tl;dr that is still the working hypothesis.
but the sleep study also yielded a lot of other data that i'm trying to process. forgive me for doing it here.
the polysomnography was monday night, a diagnostic study to rule out sleep apnea, evaluate hypersomnia, and follow up with a multiple sleep latency test (mslt) the following day. the coded diagnosis following just this study was unspecified physiological, or organic, hypersomnia, periodic limb movement disorder, and "other" respiratory abnormality.
during the almost-ten-hour recording period, i slept nearly eight hours. it took me 53 minutes to fall asleep and 93 minutes to get to rapid-eye-movement (rem) sleep. (nb i thought i hadn't slept almost at all that night and was SO discouraged because i thought they surely wouldn't have been able to collect any data. interesting.) i spent almost a third of those ten hours in rem sleep, which is about twice normal for my age. (this comes as no surprise to folks who, like lisa, have listened to me recount my dreams over the years. i have a lot of them.)
they gave me a bunch of sleep-continuity figures of which i can't seem to make much sense. same with my breathing-pattern summary. i had some obstructive apnea (stopping breathing) and hypopnea (shallow breathing) and flow-limited events (the three of which together i interpret to be a measure of the zillions of times i couldn't breathe because of the stoopy wires and tubes in and around my nose because that's where i breathe) but no other apnea or hypopnea (so that's good). and another good thing was that i spent all of my sleep time in the top range (90–99%) of oxygen saturation.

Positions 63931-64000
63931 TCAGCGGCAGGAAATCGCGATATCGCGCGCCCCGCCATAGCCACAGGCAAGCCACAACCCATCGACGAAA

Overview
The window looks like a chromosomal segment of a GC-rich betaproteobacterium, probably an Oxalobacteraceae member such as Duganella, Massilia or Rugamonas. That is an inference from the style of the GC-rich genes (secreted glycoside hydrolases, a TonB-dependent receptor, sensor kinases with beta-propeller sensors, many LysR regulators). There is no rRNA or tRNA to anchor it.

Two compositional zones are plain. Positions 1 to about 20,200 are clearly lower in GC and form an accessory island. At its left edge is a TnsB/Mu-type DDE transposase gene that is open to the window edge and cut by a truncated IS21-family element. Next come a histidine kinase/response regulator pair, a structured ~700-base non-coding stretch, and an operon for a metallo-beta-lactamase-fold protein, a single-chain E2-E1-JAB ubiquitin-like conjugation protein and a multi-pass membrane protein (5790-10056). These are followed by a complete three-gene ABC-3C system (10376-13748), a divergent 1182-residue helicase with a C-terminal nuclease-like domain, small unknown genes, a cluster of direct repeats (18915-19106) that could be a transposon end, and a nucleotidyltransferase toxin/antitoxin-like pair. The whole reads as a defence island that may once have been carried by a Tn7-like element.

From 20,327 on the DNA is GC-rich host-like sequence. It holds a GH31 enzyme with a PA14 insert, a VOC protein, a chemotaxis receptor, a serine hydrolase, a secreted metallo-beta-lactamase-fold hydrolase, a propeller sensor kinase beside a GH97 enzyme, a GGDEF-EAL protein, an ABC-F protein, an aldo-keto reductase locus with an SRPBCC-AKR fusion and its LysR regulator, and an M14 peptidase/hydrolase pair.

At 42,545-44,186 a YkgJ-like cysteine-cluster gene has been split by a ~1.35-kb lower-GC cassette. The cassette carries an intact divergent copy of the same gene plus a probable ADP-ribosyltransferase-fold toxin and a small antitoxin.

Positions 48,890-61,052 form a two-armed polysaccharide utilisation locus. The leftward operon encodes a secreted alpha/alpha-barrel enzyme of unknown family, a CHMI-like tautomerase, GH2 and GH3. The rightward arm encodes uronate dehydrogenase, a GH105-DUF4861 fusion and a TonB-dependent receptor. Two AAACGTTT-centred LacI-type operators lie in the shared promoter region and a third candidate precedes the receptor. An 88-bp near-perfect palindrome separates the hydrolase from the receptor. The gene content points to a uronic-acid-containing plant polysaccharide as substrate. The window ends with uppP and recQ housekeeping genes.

for the mslt, which was the next day, consisted of four naps (which just means that the technician came in and told me that it was time for a nap, calibrated the instruments, and let me try to sleep for about 20 minutes before coming in to wake me up). it took me 7.5 minutes to fall asleep for the first nap, decreasing with each nap down to 2 minutes (yes, two minutes) to fall asleep for the fourth nap. (normal is about 15 minutes. and this decrease in latencies is apparently not normal.) i didn't achieve rem sleep in the first three naps but got 14 (out of 20) minutes of rem time in the fourth nap--a sleep-onset rem period (soremp). i slept for about three-fourths of the time in each of the other three naps. my mean sleep latency was just under 5 minutes.
the coded diagnoses remained the same for the mslt, but they had a few additional impressions: my results are compatible with pathologic sleepiness (what an awful term!) without definite evidence of narcolepsy, but the one soremp during the last nap is apparently also pathologic.
so the doctor is sending me for an echocardiogram in a month to ensure that i have no structural heart issues, and he's consulting with my neurologist who treats me for migraine, and then he's planning to prescribe a stimulant to treat the sleepiness. his diagnosis is currently narcolepsy without cataplexy. i wish we could start treatment sooner, but i'm trying to be patient. right now i just need to figure out a plan for work, as i'm unable to work more than about half a day most days.
anyway, that's the status.